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Effects of epidermal growth factor on adult neural stem cells

By Olle Lindberg

Abstract

In the adult brain neural stem cells are present in two discrete regions; the hippocampus and the subventricular zone (SVZ). The environment surrounding the stem and progenitor cells, the neurogenic niche, is integral for proper stem cell development and proliferation. Manipulation of the neurogenic niche provides possibilities in regenerative therapy and modeling of diseases. Epidermal growth factor (EGF) is a growth factor involved in a plethora of developmental and homeostatic processes in the body. In the brain, EGF appears to play a role inducing lineage progression of stem cells to proliferative progenitor cells. Treatment with EGF leads to increased proliferation and expansion of the SVZ and focal hyperproliferative polyps are formed. However, neuroblasts development and neurogenesis are negatively affected. The current thesis demonstrates how the EGF-induced polyps go through discrete stages of development. Polyps persistently recruit blood vessels and the angiogenic process is preceded by microglia accumulation and apoptosis. The response of the SVZ to EGF is context dependent. Infusion into the juvenile brain yields a response distinct from the adult brain. Furthermore, prior postnatal whole brain irradiation alters certain aspects of EGF stimulation. The rostral migratory stream (RMS) is the migratory path used by neuroblasts to reach the olfactory bulb where the cells become mature neurons. Upon EGF treatment the RMS responds in a fashion similar to the SVZ, with reduced numbers of neuroblasts and expansion of immature glial cells. Newly formed cells in the EGF-treated RMS express a unique combination of proteins and display migratory properties. In summary, this thesis determines new pleiotropic effects of EGF on the SVZ and RMS neurogenic niches, depending on age, length of treatment, and prior radiation therapy. The local microenvironment of the EGF induced-polyps, promoting dysplasia, microglia accumulation, and angiogenesis, can provide important insight into future therapies and diseases modeling of stem cell-related diseases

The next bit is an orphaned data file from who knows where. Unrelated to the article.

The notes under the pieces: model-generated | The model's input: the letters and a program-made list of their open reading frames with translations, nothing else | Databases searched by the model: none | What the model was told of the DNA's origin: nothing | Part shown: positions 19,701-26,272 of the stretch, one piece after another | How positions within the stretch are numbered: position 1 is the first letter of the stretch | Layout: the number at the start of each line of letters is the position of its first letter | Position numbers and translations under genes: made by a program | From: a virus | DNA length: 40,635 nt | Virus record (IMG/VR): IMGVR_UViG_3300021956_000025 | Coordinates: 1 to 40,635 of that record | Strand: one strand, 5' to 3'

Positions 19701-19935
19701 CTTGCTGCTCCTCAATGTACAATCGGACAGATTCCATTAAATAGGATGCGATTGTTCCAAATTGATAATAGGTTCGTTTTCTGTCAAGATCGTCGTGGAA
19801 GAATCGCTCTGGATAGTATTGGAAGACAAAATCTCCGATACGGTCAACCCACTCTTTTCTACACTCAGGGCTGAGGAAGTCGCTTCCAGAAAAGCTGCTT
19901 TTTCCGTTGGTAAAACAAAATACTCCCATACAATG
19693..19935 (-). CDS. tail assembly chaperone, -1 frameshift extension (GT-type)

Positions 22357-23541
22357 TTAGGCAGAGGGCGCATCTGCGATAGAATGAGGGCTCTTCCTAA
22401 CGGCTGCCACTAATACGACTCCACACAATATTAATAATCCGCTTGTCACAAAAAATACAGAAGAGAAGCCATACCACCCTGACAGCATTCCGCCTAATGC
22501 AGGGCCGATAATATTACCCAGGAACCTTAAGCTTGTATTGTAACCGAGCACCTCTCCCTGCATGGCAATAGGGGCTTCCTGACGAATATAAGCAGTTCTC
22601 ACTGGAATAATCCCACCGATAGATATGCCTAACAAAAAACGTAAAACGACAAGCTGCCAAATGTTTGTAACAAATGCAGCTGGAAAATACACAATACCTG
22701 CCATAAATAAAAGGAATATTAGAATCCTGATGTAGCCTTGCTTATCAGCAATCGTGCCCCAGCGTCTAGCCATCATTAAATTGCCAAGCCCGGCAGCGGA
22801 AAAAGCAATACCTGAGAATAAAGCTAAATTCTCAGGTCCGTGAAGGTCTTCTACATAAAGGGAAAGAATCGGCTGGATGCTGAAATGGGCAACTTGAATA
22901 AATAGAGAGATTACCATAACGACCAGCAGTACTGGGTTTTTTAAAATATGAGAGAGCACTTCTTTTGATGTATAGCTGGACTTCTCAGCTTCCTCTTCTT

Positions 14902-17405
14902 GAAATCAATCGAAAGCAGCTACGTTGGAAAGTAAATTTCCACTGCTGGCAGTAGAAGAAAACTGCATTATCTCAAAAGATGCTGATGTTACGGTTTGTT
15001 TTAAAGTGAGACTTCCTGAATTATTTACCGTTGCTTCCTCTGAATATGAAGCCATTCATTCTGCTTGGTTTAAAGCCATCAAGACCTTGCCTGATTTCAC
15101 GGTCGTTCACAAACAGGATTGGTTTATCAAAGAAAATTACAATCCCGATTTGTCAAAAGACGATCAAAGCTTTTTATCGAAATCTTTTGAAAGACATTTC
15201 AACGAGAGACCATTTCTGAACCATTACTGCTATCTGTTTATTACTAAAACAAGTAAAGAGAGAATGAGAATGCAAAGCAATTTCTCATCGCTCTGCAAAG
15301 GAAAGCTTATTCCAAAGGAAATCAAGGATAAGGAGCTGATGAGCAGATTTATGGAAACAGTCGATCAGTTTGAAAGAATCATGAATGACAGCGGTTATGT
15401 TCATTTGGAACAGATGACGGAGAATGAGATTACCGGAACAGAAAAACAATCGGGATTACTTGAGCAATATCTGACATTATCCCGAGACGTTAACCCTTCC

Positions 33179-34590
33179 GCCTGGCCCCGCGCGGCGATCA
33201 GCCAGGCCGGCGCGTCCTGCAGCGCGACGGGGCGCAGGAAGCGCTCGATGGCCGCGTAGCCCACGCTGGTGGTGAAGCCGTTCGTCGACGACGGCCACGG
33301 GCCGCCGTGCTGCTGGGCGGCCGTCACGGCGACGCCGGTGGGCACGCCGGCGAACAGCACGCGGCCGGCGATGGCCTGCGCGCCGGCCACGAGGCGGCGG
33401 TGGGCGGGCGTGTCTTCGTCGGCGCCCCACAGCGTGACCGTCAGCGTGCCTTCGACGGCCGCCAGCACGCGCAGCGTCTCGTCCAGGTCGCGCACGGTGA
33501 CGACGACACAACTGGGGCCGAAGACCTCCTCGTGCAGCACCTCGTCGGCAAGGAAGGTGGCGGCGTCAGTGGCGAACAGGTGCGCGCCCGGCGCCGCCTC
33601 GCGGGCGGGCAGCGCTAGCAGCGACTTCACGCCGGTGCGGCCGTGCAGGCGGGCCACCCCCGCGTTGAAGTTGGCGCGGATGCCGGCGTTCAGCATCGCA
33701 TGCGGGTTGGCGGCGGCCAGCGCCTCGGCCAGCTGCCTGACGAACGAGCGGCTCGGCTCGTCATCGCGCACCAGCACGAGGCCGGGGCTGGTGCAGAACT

Topics: Proliferation, Migration, Growth factors, Angiogenesis, Irradiation
Year: 2013
OAI identifier: oai:gupea.ub.gu.se:2077/33107

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